All Americans

It's easy to lose sight of the reality that Harford County —  like the whole of Maryland — is ground zero for U.S. History.

A key part of that history was recalled over the weekend at  St. Mary's Episcopal Church in Abingdon, where there was a ceremony to mark the graves of Confederate States of America soldiers buried there.

While the land of the Lords Baltimore wasn't much of a hot spot in the Revolution, it was the key battleground for the War of 1812. Indeed, few Marylanders need be reminded that Key, Francis Scott, that is, penned the national anthem during the War of 1812. A later figure in American letters whose family has roots in Maryland was named after his distant cousin who penned the Star Spangled Banner. That later figure's full name was Francis Scott Key Fitzgerald, and his eternal resting place is in the Washington, D.C.,

suburbs of this state.

As for the Civil War, Maryland was pivotal. Just as Pennsylvania was regarded as the keystone of the 13 original states, Maryland's strategic importance in the Civil War cannot be understated.

Had the Free State joined the Confederacy —  and it probably would have if left to its own devices — the Union's capital would have been behind enemy lines.  And putting that Union capital behind enemy lines is a goal that prompted the South to send soldiers to fight at Antietam to the west in Washington County, and a bit to the north at Gettysburg.

Like much of Maryland, Harford County has plenty of Civil War history to look back upon. It is, of course, the birthplace and boyhood home of Abraham Lincoln's infamous assassin, John Wilkes Booth. But also in the 1800s, it was home to a substantial abolitionist community and safe houses on the Underground Railroad, the clandestine pathway to freedom for many an escaped slave, are also part of Harford County's Civil War heritage.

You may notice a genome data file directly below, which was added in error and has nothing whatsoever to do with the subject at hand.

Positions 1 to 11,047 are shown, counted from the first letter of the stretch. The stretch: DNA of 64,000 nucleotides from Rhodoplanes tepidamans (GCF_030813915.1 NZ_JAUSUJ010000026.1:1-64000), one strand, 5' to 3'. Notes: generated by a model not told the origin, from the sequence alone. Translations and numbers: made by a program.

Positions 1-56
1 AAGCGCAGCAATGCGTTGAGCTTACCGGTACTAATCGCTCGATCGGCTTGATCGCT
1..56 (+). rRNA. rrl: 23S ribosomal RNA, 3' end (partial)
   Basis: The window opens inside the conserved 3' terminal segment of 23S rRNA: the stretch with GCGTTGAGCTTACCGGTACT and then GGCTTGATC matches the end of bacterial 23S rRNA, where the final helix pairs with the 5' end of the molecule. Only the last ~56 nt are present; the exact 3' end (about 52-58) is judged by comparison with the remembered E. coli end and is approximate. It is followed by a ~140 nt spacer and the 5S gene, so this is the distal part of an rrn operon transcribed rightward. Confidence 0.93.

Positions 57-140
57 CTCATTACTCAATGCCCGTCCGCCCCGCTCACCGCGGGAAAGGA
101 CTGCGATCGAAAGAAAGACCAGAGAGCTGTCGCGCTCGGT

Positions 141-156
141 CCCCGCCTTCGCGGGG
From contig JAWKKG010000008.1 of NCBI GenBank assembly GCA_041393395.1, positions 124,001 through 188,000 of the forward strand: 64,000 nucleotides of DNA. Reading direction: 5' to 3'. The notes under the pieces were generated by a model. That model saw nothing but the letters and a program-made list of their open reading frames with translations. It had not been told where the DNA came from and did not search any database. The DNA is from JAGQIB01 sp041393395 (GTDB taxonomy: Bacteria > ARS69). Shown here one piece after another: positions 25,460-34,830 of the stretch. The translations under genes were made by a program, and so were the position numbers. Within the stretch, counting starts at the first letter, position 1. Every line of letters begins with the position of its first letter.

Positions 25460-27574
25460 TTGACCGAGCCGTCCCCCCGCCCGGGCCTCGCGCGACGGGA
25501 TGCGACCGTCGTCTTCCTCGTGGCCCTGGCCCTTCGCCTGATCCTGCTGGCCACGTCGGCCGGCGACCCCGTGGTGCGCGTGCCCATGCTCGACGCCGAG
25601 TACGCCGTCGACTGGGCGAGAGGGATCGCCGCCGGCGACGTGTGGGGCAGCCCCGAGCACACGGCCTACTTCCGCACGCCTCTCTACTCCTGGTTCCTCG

The Civil War was a defining time in the history of our Republic and, as such, is well worth commemorating. Furthermore, the bloodiest conflict in our nation's history killed many people whose families were, both before and after the war - and regardless of which side they fought on — fellow citizens.

This past April marked the 150th anniversary of the start of the war between the states, yet it remains a subject of much interest and passion.

Perhaps, that's why the ceremony over the weekend, which could have been dismissed as commemorating those who fought on the losing side, or from the moral low ground, drew a substantial crowd.

The war resolved the issue the Founding Fathers could not come to terms with, namely slavery. The war's outcome was the preservation of a nation that would, within a generation, grow into world power.

Growing into that role may well have been made possible not only by the preservation of the Union and the abolition of slavery, but also by the hard fight to resolve the issues.

In that sense, consecrating the graves of soldiers at St. Mary's in Abingdon is, to quote Lincoln's Gettysburg Address, "fitting and proper."

Indeed, on the occasion of that quintessential American oratory, the dedication and consecration of a cemetery at Gettysburg is what Lincoln was doing.

Even as the war raged, he made no distinction between Union or Confederate warriors when he said: "The brave men, living and dead, who struggled here, have consecrated it, far above our poor power to add or detract."

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